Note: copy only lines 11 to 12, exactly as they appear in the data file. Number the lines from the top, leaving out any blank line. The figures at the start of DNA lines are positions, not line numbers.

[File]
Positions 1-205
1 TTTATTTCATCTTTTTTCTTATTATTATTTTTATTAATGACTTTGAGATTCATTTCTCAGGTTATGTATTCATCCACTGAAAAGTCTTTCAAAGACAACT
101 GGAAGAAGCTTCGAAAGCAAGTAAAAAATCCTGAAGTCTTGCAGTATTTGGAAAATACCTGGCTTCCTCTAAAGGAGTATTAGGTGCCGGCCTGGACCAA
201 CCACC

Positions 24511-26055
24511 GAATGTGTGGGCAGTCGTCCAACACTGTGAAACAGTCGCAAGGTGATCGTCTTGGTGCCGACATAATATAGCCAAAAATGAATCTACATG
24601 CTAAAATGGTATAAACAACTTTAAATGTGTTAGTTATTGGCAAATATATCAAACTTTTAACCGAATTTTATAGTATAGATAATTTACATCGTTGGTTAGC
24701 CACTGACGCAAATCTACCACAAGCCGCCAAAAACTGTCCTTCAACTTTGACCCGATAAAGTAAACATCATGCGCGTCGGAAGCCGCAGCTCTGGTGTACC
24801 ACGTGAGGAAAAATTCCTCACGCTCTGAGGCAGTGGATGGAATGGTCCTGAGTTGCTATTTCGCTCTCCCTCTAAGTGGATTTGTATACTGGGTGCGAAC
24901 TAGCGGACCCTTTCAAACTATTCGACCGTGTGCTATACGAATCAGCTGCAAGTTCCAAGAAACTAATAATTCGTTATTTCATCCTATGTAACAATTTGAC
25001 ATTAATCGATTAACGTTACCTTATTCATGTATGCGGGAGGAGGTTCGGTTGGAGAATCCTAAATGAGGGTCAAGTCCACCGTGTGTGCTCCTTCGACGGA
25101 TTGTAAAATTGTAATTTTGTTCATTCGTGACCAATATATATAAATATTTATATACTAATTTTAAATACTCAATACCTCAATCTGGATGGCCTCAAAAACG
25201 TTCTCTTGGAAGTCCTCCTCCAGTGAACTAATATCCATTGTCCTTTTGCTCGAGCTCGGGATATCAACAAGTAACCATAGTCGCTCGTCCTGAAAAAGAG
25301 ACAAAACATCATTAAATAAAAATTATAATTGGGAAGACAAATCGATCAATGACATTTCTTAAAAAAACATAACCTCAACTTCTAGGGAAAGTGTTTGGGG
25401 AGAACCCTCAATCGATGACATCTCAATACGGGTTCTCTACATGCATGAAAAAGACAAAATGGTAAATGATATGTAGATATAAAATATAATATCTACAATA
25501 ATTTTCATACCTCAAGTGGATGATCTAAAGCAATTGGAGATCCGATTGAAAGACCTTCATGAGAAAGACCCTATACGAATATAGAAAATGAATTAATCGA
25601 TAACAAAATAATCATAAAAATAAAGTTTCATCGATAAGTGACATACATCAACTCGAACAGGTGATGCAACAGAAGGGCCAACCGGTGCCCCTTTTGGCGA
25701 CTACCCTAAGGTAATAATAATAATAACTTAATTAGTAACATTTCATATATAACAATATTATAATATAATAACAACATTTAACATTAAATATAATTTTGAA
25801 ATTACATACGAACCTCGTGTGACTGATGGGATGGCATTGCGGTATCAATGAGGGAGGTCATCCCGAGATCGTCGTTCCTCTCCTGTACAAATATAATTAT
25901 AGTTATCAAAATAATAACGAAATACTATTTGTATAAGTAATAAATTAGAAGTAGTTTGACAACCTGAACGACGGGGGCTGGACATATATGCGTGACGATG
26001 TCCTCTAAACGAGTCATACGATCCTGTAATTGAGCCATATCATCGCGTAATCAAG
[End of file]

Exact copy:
25001 ATTAATCGATTAACGTTACCTTATTCATGTATGCGGGAGGAGGTTCGGTTGGAGAATCCTAAATGAGGGTCAAGTCCACCGTGTGTGCTCCTTCGACGGA
25101 TTGTAAAATTGTAATTTTGTTCATTCGTGACCAATATATATAAATATTTATATACTAATTTTAAATACTCAATACCTCAATCTGGATGGCCTCAAAAACG